No real task. Just figuring out what the snow is like and having fun.
Punchy spring chopped up steep crud, mixed with a few firm spots.
I know what I see.. What do you see?
The beauty of watching the demo team guys ski is they just ski when they are in crud. Their movements are the same as when they are on groomers. The beauty of watching mere mortals ski in crud is it only takes a nanosecond for us to figure out the normal tactics aren't working and we revert to cheating. My first observation was seeing some "stalling" (a tiny bit of park and ride). This is a common reaction to crud. Fix the instabiltiy by building a platform before launching into the next turn. I generally fix this by keeping my turns more in the fall line and accepting a higher speed down the fall line. Of course, this only works till there's a certain steepness of pitch or cruddiness of the snow that overcomes my bravery. I didn't think this would help you much, so let's take a closer look at this run.
Outside ski diverging - not balancing against the outside leg.
Initiation with upper body lean into the new turn. Note how the left leg is blocking the hips from getting to the inside of the next turn. Also note how hard it is going to be to get weight onto the right leg from this position.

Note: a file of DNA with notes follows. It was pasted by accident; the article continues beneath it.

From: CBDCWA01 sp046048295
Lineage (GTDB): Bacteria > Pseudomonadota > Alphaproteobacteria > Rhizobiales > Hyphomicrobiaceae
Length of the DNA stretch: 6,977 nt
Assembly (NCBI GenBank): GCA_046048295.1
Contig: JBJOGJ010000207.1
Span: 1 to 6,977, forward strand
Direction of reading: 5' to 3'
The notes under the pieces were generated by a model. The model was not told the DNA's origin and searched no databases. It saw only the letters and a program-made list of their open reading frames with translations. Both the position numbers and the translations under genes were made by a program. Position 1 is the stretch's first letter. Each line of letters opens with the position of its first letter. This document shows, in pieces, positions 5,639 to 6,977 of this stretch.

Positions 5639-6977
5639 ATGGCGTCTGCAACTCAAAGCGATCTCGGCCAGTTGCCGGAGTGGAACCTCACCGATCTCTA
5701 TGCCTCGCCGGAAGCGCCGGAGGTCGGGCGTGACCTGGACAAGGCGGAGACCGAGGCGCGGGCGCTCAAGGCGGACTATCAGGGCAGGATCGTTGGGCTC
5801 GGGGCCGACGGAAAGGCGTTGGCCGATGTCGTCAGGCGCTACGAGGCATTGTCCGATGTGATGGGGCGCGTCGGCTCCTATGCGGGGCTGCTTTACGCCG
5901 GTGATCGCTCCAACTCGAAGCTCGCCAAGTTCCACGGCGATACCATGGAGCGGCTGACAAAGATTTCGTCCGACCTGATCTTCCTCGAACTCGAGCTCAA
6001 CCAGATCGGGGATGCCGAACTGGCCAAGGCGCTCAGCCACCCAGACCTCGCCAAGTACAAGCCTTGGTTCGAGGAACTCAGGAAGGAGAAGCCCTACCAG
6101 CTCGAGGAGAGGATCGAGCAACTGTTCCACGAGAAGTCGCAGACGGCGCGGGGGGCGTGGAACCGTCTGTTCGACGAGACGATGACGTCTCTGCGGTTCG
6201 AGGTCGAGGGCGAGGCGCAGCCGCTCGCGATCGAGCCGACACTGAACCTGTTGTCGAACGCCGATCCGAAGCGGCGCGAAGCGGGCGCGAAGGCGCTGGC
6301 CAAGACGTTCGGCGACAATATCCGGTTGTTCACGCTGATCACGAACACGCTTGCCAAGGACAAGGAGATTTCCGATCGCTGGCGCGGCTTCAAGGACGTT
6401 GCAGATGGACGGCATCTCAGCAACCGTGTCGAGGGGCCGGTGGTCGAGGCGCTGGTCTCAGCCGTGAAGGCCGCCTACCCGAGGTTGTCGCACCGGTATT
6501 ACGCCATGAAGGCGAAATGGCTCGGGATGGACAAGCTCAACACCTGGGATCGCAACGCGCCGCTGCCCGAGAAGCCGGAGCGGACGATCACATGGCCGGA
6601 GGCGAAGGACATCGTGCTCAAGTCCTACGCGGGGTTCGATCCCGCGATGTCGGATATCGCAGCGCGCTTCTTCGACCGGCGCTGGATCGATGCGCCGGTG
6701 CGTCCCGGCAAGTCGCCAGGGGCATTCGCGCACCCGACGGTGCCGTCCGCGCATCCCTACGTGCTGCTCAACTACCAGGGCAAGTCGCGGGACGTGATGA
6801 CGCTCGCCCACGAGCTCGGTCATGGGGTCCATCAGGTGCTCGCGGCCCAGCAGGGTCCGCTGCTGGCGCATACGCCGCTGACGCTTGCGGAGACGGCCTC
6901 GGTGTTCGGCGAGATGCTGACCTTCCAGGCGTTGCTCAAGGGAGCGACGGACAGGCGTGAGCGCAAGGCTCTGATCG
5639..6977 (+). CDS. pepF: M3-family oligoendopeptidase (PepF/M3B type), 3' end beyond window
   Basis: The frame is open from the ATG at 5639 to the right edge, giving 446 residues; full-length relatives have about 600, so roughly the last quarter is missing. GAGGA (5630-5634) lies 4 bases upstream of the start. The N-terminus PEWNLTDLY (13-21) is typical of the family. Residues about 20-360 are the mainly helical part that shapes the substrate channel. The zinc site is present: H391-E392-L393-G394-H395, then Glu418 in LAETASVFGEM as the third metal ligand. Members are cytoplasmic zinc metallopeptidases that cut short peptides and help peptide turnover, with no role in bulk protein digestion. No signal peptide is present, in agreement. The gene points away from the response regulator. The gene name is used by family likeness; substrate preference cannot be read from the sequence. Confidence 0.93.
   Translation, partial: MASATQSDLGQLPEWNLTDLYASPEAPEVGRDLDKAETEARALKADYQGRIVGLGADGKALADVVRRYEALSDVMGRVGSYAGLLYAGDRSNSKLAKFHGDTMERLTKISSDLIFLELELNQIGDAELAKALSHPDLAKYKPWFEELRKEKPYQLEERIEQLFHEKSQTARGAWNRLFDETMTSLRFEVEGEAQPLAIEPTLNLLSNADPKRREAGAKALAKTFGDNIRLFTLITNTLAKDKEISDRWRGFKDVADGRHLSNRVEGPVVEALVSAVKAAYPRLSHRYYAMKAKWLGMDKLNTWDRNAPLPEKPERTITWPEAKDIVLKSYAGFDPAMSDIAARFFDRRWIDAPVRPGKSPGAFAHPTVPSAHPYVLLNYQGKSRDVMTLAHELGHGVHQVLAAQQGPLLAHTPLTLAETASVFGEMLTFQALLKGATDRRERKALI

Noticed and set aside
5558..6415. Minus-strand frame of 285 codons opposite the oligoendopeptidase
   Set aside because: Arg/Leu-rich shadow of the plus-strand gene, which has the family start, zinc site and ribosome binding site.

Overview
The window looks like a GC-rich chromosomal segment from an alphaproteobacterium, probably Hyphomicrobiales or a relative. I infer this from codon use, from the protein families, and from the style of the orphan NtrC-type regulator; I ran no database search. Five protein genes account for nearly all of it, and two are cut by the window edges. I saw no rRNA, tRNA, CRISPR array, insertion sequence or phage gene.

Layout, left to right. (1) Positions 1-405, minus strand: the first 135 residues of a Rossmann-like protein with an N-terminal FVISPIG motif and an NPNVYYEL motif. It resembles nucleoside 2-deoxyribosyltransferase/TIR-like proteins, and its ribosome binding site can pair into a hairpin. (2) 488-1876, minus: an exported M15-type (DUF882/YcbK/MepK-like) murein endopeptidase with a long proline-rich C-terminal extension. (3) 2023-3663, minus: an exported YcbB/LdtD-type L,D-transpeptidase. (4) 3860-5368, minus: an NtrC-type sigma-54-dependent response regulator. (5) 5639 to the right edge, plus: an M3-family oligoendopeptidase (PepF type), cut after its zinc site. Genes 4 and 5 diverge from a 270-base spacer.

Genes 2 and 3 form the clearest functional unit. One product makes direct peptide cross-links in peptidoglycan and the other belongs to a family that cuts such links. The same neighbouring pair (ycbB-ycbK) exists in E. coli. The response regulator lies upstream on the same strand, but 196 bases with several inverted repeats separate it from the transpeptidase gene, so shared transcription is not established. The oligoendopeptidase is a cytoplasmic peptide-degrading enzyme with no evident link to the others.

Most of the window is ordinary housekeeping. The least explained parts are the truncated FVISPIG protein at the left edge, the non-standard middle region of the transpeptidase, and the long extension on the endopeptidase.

This is a good contrast to the previous pic, but the butt has slid laterally to the inside and the new outside ski is already beginning to diverge. See how the left hand is bent back in at the elbow? It's blocking instead of leading the upper body down the fall line.
Does the tip lead match the belt, hand and shoulder lines? Not bad. But how did you get here? Just before this there was a tiny heel push/pivot/skid. Skidding into this position vs steering into it means you will go up and over into the next turn.
Well, the good news is that you are not in the back seat.
This looks really nice but...
a split second later your left leg does not flex initiating the left turn. Up you go and and there's that left leg blocking again. And a bend in the hips trying to force getting into the new turn.
Two tips to try:
Flex the new inside leg to release the old turn.
Thumb points down the fall line after the pole touch.